Today I received a letter from Purdon to say that at the age of 15 years, Tess collapsed one Friday in July as if she’d had a stroke. She was unable to stand or walk. By the Monday she only followed him with her eyes. The vet went to the house, and she slipped away in her own home to no more aches or pains. 

Tess, Tessa, Tessie, Tessa Bear – was a gentle, furry friend. She malted in lumps in winter! Her golden fan tail waved high and happy. She loved a good chase and romp with her friends, and she was a beautiful, gentle lady of a dog! She was very much loved and never to be forgotten!

Wednesday, 11 July 2012

A Rumburgh mini-break

It wasn’t really our holiday, it was mother’s holiday, and we went as her ‘carers’ but it was most certainly a break for all of us. With the dog safely in the kennels and hubby looking forward to a lie-in on Tuesday morning i.e. not having to take the dog for her 6.30am walk, we were out of the house by 6am on Monday heading for The North – we always chuckle at the English big blue road signs: The North, The South, The Midlands etc!  An ‘Early Starter’ breakfast (plus one Red Bull for the driver!) at a Little Chef in Thrapston was welcomed, but like most meals on the road, was a necessity and not something to write home about! It would be nicer if these places made an effort to make the places look nice – replace tatty chairs, wipe down the tables properly, make sure the toilets are always clean and have a decent knob to pull the door open – but although the chairs and loos were not wonderful, the staff smiled and the food was edible!

About an hour after arriving in Chesterfield we were on the road again with Mum, heading back the way we’d come – altogether we drove 8 hours on the first day of our holiday – and the same on the return journey on the Friday!

But the destination was worth it! About four years ago we went to Rumburgh Farm in Suffolk following the tantalising description of a “Fishing Lodge with a trout stocked lake on the doorstep.” I haven’t stopped talking about it since! Bungalow style, no stairs for Mum; spacious, nothing to fall over; dishwasher, washing machine and tumble drier; both bedrooms en-suite, one with shower, basin and toilet and the other with bath, shower attachment over bath, basin and toilet; and the best was the lake on the doorstep – literally!  To be able to sit on the verandah and listen to the birds, watch the duck families, and watch hubby expertly casting his own hand-made fly for the trout, was the most relaxing thing I could ever think of doing on holiday! Oh yes and he did get up early on Tuesday morning - to ‘go’ fishing!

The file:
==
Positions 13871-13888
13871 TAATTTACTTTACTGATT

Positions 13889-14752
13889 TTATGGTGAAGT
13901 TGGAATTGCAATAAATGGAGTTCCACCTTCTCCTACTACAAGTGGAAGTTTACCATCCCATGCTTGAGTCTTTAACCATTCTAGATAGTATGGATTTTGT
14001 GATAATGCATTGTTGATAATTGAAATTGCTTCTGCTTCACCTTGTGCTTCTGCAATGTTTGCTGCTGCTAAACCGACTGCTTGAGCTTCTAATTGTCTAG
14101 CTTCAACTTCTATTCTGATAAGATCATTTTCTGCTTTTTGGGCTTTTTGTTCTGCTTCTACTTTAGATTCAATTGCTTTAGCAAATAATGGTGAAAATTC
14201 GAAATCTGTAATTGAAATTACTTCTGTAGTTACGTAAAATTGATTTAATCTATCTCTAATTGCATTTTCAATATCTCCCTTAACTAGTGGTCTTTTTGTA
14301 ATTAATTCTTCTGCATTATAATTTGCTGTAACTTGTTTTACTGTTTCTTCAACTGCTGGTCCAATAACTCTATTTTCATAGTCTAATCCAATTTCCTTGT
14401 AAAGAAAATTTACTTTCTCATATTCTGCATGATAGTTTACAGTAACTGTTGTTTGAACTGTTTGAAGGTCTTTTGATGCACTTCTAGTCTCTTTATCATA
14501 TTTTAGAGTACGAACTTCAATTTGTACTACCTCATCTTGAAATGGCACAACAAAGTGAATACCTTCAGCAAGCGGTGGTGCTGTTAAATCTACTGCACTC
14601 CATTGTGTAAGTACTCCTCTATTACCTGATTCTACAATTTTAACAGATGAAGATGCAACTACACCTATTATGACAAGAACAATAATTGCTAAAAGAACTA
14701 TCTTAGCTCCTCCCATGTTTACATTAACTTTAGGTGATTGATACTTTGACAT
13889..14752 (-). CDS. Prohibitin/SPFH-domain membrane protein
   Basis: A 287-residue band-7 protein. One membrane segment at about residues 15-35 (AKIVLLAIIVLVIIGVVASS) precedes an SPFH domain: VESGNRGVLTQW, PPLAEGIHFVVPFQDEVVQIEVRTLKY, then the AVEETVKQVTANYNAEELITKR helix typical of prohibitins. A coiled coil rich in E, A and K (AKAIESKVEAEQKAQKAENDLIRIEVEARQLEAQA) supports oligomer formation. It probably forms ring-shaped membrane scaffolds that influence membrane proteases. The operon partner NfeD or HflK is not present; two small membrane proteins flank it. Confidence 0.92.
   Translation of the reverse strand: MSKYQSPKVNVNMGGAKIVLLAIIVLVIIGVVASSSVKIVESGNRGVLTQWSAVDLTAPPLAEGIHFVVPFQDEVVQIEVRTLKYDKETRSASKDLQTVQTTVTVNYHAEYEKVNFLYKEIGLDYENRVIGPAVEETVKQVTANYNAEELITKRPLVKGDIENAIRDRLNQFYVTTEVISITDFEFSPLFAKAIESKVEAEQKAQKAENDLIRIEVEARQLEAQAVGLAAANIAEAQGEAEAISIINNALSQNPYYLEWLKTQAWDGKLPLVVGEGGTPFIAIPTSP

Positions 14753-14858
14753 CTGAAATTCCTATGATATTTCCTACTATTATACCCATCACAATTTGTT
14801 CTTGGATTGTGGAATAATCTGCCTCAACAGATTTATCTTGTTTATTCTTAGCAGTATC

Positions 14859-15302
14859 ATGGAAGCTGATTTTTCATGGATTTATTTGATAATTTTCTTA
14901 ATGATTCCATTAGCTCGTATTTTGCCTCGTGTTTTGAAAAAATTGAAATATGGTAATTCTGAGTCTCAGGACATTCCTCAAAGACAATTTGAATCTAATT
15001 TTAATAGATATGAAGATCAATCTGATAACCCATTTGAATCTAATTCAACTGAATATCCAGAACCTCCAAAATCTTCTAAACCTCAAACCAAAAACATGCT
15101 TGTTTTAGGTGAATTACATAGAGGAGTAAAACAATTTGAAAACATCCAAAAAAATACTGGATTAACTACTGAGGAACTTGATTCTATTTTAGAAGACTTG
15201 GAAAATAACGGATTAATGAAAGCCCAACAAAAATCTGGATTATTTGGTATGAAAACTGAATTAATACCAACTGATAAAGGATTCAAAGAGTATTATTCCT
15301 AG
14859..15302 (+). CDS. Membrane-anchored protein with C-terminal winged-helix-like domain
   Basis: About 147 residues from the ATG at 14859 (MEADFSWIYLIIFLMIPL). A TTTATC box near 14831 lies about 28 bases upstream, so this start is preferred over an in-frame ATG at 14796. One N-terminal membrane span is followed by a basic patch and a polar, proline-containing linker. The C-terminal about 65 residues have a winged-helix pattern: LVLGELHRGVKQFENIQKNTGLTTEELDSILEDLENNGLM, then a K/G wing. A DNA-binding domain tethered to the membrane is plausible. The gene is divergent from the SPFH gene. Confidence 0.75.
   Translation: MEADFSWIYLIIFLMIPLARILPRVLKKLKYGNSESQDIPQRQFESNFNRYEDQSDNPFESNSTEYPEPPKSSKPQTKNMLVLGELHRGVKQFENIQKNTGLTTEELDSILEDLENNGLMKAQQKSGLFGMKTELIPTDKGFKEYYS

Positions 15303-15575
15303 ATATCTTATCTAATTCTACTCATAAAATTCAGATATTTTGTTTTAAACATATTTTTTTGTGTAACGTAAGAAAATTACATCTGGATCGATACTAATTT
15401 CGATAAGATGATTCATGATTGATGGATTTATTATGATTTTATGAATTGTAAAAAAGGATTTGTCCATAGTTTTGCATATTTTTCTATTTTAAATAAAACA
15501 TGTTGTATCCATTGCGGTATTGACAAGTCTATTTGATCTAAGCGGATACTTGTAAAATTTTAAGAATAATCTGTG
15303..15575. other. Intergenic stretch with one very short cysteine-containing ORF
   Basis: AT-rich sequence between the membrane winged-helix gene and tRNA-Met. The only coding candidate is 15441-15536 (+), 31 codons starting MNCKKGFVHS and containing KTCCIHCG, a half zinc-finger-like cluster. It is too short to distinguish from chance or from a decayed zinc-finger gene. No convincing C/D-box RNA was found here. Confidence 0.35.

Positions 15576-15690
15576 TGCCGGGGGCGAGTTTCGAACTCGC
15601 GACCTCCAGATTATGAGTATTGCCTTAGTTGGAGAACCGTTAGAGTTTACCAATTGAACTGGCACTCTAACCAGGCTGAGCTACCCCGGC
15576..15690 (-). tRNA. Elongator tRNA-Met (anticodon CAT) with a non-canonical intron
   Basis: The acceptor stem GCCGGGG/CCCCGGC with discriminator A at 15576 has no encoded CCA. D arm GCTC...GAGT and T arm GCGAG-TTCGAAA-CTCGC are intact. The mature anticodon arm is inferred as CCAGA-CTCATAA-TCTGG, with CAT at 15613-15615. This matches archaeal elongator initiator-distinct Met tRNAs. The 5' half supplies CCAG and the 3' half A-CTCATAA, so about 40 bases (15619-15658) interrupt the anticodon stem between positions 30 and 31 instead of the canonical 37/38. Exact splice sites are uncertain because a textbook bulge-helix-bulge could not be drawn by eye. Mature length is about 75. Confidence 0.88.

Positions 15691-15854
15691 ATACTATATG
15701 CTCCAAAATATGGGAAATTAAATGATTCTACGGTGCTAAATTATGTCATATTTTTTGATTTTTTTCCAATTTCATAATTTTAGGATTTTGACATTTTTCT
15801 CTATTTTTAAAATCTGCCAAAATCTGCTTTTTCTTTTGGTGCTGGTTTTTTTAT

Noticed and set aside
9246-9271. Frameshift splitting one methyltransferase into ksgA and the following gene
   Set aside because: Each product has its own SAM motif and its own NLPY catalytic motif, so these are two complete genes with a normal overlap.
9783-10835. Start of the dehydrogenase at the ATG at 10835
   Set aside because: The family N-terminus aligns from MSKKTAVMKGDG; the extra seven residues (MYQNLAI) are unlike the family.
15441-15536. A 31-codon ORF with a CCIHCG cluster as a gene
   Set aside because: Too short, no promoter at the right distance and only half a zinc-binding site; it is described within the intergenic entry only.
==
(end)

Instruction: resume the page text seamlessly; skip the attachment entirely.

Two duck families came for their scheduled swim each day; one mummy duck with three fluffy yellow ducklings and three darker, probably slightly older ducklings, would plop into the water near the reeds and swim and play their way around the perimeter of the lake then waddle back up the grass home. One day two little yellow fluffy ducklings decided they didn’t want to go home with Mummy and stayed on the edge while Mummy and four obedient ducklings waddled home. It appeared quite exciting at first being out on their own, although one seemed a little unsure. “Mummy said if ever we’re in danger to get in the water.” They both plopped in and suddenly realised they were on their own! The little beaks quacked as they swam in circles at the edge, no longer having fun. When it was obvious Mummy was leaving them to pay the consequences of their rebellion, and that they might not get tea or a warm cuddle if they didn’t repent and go home, they waddled as fast as they could up the little grassy hill, with stubby yellow wings balancing little webbed feet. Next morning they were back sticking close to Mummy and their siblings!
 Another time one of the slightly older ducklings caught his first fish catch! Mummy scooted over but there was no way this proud duckling was going to let Mummy get hold of his catch! However, the poor little fishy was perhaps a little too big for ducky’s mouth and as soon as he dropped it Mum caught it up and swallowed it whole. Hmph!

From our previous visit we remembered a fishing tackle shop in nearby Beccles, right opposite Tesco’s car park, so on Tuesday we parked in the superstore car park, went in to buy a few necessities, and wondered why a shop like Tesco was so quiet! Mum asked which shop we were in and I quickly responded although the signs were not the usual Tesco blue. A staff member packing shelves, turned and quietly said, “This is the Co-op!”  Oops! Many apologies and laughs!  We eventually found the fishing shop (opposite the Tesco car park!) and we found our way back to the car - in the Co-op car park!

On Wednesday we walked the length of Southwold’s promenade and pier and then had fish & chips/scampi & chips/cheeseburger & chips on the beach front sheltered from the cool breeze in one of those industrial looking, ugly but useful booths, and went home with slightly sun/wind burnt noses.

On Thursday the 2012 Olympic Torch was doing its rounds in Suffolk – the ideal day to stay at home and relax and not get caught up in traffic or crowds!  A final evening meal at the Rumburgh Buck finished off the holiday feeling. It’s a cosy pub, probably not easy with a wheelchair, and even with Mum and her stick, we were up and down little steps, and uneven stone slabs, but then it is a 16th century building with low ceilings (warning for the over 6-footers!). The choice of main meal wasn’t great, but a beef curry, and two chicken pies went down a treat, although I would have preferred full-on Coca Cola and not watery cola :(

Friday was the 8-hour marathon again – in the rain all the way to The North but once we turned East on the way back, it was more or less dry! It’s always good to be home and although it was a short-break, it was a relaxing time and I’d recommend Rumburgh Farm and friendly landlady Charlotte anytime!

And finally - the awesome sunset!

Saturday, 23 June 2012

I am Not a Gardener!

…. but I have been blessed with a very full country garden!

It needs constant care; not only to remove the persistant weeds, the perpetual thistles, the secreted nettles, the colourful dandelions and other unmentionable unwanteds, but it also needs some radical trimming!